News, Jazz, NPR
Play Live Radio
Next Up:
0:00
0:00
Available On Air Stations

WUSF 89.7 depends on donors for the funding it takes to provide you the most trusted source of news and information here in town, across our state, and around the world. Support WUSF now by giving monthly, or make a one-time donation online at WUSF.org/give.

Science / Space

Liftoff! Astronauts Head To Space Station On SpaceX Rocket

SpaceX Crew Launch
John Raoux/AP
/
AP
A SpaceX Falcon9 rocket, with the Crew Dragon capsule, lifts off from the Kennedy Space Center Sunday Nov. 15, 2020, in Cape Canaveral, Fla. Four astronauts are beginning a mission to the International Space Station.

Four astronauts are flying to the International Space Station aboard SpaceX's Dragon crew capsule. The mission is the first of what NASA hopes are many.

Updated at 7:48 p.m. ET

Four astronauts lifted off Sunday night from the Kennedy Space Center in Florida aboard a SpaceX rocket bound for the International Space Station.

Liftoff occurred right on schedule at 7:27 p.m., despite concerns about weather earlier in the day. NASA astronauts Mike Hopkins, Shannon Walker, Victor Glover, and Japanese astronaut Soichi Noguchi reached orbit after a 12-minute ride to space.

The crewed flight is the second for SpaceX's Dragon capsule and the first since NASA officially certified the small spacecraft to carry people. The Dragon's first crewed flight took place in May, when Doug Hurley and Bob Behnken launched on a jaunt to the station. They stayed for roughly two months before returning to earth and splashing down in the Gulf of Mexico in early August.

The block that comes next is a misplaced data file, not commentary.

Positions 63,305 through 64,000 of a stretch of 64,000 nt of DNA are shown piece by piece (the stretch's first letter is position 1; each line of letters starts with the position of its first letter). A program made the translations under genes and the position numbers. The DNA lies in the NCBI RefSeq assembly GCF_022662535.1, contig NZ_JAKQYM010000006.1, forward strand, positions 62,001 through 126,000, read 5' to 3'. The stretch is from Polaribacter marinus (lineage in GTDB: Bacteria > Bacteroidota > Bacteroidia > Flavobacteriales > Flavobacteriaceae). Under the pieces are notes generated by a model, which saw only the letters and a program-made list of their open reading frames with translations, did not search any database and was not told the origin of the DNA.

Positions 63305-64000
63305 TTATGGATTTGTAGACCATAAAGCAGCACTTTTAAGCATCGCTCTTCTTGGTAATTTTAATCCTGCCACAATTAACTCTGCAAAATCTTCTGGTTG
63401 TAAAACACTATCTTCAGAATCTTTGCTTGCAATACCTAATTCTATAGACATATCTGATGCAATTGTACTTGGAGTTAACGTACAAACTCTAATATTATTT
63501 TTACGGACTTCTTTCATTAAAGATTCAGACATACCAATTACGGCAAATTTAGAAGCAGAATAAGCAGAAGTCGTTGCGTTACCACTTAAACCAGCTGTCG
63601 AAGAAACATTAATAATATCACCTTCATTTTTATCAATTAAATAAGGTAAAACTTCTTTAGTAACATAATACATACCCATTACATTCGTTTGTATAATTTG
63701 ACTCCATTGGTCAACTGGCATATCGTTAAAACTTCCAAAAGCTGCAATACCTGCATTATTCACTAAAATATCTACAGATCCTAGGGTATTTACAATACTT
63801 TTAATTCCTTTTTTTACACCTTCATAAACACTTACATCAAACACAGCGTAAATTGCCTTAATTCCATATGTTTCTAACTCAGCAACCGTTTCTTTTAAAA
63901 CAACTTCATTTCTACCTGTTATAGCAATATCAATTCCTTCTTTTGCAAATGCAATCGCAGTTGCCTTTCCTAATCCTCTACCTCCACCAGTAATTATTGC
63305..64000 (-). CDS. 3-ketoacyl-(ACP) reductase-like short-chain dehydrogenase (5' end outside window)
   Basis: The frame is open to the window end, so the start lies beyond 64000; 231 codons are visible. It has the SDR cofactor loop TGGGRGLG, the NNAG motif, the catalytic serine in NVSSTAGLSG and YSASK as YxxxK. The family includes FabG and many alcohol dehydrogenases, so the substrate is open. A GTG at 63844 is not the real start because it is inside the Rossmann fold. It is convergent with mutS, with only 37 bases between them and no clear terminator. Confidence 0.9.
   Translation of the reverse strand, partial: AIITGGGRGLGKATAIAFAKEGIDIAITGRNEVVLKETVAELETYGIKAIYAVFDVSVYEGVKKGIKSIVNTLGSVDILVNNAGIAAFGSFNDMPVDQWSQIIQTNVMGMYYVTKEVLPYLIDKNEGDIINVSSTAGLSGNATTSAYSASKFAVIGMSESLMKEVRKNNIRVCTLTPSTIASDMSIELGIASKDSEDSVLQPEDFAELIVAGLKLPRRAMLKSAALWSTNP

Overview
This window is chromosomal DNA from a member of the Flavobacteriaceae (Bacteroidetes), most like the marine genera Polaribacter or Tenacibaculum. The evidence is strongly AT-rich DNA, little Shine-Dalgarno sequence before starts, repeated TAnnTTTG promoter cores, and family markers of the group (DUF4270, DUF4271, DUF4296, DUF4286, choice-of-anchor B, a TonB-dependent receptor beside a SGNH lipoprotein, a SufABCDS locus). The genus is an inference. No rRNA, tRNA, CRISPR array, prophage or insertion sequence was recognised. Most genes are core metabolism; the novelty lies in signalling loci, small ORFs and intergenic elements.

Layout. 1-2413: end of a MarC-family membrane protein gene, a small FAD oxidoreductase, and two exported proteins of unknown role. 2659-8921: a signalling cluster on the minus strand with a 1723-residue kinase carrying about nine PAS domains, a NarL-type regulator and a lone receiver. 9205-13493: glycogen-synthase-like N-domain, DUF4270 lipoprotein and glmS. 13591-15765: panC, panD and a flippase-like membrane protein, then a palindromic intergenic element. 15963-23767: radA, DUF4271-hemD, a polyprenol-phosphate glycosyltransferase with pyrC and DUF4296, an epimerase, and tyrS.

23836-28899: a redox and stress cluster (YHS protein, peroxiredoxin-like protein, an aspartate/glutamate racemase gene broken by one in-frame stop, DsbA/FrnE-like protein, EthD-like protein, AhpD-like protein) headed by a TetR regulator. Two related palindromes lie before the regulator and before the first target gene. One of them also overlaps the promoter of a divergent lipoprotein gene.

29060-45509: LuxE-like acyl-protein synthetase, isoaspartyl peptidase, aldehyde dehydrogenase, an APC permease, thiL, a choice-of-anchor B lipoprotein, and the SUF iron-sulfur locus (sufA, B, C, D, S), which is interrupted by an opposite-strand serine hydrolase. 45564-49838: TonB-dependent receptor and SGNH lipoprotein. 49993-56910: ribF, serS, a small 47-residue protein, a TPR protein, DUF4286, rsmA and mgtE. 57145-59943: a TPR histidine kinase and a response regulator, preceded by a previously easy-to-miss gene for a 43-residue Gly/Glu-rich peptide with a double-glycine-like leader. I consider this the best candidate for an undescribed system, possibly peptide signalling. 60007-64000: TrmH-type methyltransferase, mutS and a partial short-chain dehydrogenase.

That flight was the first launch of American astronauts from American soil since the space shuttle program ended in 2011. Following the shuttle's retirement, NASA spent the better part of a decade paying the Russian space agency for seats aboard its Soyuz rockets. It hopes the Dragon can end that dependence by providing an American-made system to get astronauts into low earth orbit. This mission, known as "Crew-1," is supposed to be the first of many routine flights that will ferry astronauts to and from the station.

Unlike the Soyuz, which has room for three crew members, the Dragon can carry up to seven passengers into orbit, according to the company. While the design fundamentally resembles older spacecraft like the Apollo capsules used to reach the moon, Dragon sports some modern upgrades such as a sleek white interior and touch-screen control panels.

The arrival of four astronauts to the station will bring the total crew to seven. Normally the ISS is staffed with anywhere from three to six crew members, and space will be tight. Hopkins said he will likely have to make do with the capsule as his bedroom for the duration of the mission.

The extra crew will help NASA to conduct more scientific research aboard the station, Hopkins said. "I think they're going to keep us pretty busy."

The four astronauts will spend the next 28 hours enroute to the station aboard the capsule. Docking will occur Monday evening around 11 p.m. and will be televised by NASA TV.